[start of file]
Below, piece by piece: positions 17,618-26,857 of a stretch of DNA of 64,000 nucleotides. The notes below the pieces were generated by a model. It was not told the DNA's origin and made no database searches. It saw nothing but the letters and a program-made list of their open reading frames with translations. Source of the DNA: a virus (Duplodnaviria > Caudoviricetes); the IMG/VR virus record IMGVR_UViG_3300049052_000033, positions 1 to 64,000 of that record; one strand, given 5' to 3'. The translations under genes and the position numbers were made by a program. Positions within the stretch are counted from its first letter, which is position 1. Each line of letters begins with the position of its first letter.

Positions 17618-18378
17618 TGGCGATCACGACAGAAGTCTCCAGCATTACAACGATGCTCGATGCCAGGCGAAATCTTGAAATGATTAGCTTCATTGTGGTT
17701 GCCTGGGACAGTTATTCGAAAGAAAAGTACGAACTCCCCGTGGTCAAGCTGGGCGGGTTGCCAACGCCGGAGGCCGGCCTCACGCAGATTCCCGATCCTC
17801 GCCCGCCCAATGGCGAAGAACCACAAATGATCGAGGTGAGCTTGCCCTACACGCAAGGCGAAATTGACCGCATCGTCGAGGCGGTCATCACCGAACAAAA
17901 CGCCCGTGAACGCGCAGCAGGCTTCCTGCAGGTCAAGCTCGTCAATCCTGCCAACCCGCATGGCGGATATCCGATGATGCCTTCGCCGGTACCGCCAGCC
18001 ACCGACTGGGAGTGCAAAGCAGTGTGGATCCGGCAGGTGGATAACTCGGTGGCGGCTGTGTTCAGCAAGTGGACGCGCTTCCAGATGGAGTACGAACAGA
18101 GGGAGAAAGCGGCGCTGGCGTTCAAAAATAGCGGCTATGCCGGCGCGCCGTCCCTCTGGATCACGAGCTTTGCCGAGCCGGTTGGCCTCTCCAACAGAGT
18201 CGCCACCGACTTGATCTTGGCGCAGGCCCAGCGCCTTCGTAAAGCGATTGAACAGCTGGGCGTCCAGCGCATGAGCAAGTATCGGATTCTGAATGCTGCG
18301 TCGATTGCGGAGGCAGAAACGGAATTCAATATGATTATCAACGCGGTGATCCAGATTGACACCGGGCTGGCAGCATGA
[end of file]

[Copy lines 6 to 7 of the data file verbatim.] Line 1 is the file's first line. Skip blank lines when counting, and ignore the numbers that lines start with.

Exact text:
17901 CGCCCGTGAACGCGCAGCAGGCTTCCTGCAGGTCAAGCTCGTCAATCCTGCCAACCCGCATGGCGGATATCCGATGATGCCTTCGCCGGTACCGCCAGCC
18001 ACCGACTGGGAGTGCAAAGCAGTGTGGATCCGGCAGGTGGATAACTCGGTGGCGGCTGTGTTCAGCAAGTGGACGCGCTTCCAGATGGAGTACGAACAGA